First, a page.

Can you tell me about the booklet?
Yeah it’s kind of a cool booklet. A lot of the images are stills from our "No Wave" music video. So there were stills from all of those shoots. It’s about 10 pages and it contained bits and pieces of the lyrics to the song “Pixels,” which actually conceptually fits with the song. The song is about taking a cohesive picture and zooming in so close on it that it fragments into pieces, so it was a play on that.
Speaking of the “No Wave” video, are you guys working on a video for the next single, “Cobra on the Beach”?
Yeah, actually we are. Our friend Colin, who is one of the dudes in the “No Wave” video who’s dancing in the end shirtless, is making the new video. Right now, he’s prepping costumes. It’s very different from the “No Wave” video. It’s about the band and we morph into kittens and save the earth. We control giant robots to save the earth from an evil red witch that resides on the West side of the city of Detroit. Colin is a brilliant guy and we really don’t know what we’re going to get other than that but we’re pretty sure it’s going to be sweet.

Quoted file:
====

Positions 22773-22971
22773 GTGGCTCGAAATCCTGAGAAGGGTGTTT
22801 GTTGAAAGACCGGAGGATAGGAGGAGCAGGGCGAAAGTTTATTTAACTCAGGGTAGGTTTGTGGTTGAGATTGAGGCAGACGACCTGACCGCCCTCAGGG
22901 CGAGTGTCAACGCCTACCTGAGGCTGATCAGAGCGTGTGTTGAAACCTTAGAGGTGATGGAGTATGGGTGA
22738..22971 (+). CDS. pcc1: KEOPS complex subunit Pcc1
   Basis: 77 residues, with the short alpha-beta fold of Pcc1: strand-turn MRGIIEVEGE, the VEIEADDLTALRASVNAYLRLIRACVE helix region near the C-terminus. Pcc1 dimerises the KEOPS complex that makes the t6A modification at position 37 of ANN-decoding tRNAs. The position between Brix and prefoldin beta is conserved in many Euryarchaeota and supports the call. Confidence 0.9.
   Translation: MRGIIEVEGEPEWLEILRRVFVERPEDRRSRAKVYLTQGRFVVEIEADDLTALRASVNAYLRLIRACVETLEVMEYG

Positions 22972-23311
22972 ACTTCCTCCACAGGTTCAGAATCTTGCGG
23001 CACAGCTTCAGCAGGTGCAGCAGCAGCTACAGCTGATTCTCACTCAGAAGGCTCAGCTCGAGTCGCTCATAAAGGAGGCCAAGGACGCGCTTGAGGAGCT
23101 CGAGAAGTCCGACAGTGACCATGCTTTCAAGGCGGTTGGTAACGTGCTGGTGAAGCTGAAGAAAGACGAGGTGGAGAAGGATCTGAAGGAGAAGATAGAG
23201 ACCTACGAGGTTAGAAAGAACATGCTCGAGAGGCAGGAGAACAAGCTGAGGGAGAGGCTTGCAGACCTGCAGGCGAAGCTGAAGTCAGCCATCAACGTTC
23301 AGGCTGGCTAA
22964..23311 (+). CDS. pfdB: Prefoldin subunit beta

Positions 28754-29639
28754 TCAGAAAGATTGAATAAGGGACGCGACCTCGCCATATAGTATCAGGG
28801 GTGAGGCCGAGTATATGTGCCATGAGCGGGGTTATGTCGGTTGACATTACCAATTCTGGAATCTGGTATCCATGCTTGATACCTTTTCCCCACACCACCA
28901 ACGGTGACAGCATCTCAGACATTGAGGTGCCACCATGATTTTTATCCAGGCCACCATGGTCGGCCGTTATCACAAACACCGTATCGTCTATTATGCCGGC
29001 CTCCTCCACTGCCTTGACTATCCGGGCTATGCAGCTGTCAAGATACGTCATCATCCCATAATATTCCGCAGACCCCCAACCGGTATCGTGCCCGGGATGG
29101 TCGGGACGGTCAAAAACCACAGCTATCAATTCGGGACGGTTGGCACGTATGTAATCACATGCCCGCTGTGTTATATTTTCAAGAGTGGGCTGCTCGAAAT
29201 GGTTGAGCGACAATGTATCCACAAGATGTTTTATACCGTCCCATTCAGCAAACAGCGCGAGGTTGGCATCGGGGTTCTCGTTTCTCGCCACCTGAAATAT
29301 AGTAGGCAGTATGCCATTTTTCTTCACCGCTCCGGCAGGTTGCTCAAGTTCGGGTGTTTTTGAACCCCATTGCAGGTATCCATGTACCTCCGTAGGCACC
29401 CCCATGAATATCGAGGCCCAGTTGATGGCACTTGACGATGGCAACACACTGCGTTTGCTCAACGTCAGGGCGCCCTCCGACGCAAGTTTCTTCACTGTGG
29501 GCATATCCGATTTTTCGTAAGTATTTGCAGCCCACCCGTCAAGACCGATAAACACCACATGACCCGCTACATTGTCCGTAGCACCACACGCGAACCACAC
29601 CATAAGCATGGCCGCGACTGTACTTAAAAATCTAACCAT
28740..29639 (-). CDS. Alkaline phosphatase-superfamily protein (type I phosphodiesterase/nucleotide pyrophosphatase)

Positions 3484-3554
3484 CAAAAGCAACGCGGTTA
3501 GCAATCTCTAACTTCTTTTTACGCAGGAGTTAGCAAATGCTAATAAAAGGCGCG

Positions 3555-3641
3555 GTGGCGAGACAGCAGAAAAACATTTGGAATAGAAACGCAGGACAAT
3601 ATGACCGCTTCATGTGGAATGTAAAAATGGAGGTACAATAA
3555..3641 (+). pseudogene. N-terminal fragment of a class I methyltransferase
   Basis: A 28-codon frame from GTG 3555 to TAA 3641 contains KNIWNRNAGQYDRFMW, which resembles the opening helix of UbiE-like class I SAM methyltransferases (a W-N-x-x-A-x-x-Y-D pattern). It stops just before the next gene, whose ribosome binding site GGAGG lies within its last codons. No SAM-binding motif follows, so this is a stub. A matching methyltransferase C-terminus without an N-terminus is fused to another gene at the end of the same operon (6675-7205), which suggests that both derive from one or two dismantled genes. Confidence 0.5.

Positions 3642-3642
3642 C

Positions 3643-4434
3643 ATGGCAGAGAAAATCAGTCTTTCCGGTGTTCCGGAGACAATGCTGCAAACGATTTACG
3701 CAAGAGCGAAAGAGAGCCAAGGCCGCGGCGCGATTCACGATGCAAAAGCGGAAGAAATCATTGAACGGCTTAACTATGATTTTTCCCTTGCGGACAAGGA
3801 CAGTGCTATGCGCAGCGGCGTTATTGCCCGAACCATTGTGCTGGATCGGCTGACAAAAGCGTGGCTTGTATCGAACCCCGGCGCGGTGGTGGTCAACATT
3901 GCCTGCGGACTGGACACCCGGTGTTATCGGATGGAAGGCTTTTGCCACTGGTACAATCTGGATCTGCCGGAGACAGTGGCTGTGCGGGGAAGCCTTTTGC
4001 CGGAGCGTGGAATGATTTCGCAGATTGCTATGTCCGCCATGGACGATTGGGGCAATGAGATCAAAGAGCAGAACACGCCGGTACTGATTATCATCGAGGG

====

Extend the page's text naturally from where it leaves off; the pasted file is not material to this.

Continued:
I don’t see how it couldn’t be.
Yeah and the “No Wave” video was a product of our collective minds coming up with ideas. But this video is us literally turning over the reins to someone else. It’ll be really interesting to see how another person takes the music and runs with it, obviously very differently than we did for our other one.
Speaking of cats, there are quite a few in your “The Making of Coastlines” videos.
Mike, who owns Russian Recording in Bloomington, Indiana (which is a great studio), is definitely a cat man. I think he’s has six or seven cats, which is awesome. As long as you’re not trying to do vocal takes and are allergic to cats. [Laughs] He has this one cat now. You’ve got to check out the Facebook page for it. Her name is Lil Bub and I think she has some sort of birth defect, but it makes her the cutest and most well-known cat in Bloomington. I told him the other day he’s building an empire around this cat. He holds events and parties that the cat is the featured guest at and stuff like that. Her eyes are super disproportionately big for her head and her tongue is always hanging out. She looks like a computer animated cat. Check it out for sure.